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Medical student essay
A long shadow: Nazi doctors, moral vulnerability and contemporary medical culture
  1. Alessandra Colaianni
  1. Correspondence to Alessandra Colaianni, School of Medicine, Johns Hopkins University, 9 N Montford Avenue, Baltimore, MA 21224, USA; ccolaia1{at}jhmi.edu

Abstract

More than 7% of all German physicians became members of the Nazi SS during World War II, compared with less than 1% of the general population. In so doing, these doctors willingly participated in genocide, something that should have been antithetical to the values of their chosen profession. The participation of physicians in torture and murder both before and after World War II is a disturbing legacy seldom discussed in medical school, and underrecognised in contemporary medicine. Is there something inherent in being a physician that promotes a transition from healer to murderer? With this historical background in mind, the author, a medical student, defines and reflects upon moral vulnerabilities still endemic to contemporary medical culture.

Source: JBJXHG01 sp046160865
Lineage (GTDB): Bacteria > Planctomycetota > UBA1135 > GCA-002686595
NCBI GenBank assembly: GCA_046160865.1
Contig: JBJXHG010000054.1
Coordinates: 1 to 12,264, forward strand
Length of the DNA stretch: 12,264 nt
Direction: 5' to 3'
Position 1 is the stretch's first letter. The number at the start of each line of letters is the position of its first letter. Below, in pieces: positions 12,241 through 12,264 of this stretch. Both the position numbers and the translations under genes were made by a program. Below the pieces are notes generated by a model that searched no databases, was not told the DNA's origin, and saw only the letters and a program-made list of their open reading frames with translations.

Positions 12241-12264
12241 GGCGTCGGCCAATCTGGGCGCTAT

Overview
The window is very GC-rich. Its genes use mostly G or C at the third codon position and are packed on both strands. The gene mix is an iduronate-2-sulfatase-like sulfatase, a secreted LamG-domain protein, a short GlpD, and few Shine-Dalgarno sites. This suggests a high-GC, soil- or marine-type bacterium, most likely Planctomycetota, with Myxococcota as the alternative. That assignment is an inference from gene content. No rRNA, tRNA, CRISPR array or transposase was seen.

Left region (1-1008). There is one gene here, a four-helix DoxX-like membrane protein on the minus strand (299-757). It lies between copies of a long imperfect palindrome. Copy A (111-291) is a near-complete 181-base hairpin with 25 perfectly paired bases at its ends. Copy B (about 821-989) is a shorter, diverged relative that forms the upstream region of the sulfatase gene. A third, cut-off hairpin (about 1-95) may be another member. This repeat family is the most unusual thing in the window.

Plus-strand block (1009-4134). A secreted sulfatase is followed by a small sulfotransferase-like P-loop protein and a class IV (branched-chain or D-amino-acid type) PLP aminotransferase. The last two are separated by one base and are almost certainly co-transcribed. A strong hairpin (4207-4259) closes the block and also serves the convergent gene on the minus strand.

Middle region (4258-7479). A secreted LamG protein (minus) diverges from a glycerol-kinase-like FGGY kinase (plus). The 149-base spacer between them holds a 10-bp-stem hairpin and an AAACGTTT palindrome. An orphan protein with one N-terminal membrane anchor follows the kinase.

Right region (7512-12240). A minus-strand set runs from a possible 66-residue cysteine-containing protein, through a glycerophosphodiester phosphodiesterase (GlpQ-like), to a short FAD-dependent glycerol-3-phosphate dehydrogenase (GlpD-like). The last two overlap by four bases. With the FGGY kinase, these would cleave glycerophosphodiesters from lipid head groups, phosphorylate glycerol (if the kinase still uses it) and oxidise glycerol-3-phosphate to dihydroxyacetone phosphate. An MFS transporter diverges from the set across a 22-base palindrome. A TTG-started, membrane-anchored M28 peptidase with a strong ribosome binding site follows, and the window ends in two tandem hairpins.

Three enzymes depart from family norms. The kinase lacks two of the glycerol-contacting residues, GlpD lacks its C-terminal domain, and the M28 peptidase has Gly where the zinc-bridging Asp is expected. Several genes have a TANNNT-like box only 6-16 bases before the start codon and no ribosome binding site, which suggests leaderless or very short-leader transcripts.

• Education
  • eugenics
  • euthanasia
  • history of health ethics/bioethics
  • torture and genocide

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Footnotes

  • Funding This work was supported by the Fellowships at Auschwitz for the Study of Professional Ethics programme.

  • Competing interests None.

  • Provenance and peer review Not commissioned; externally peer reviewed.

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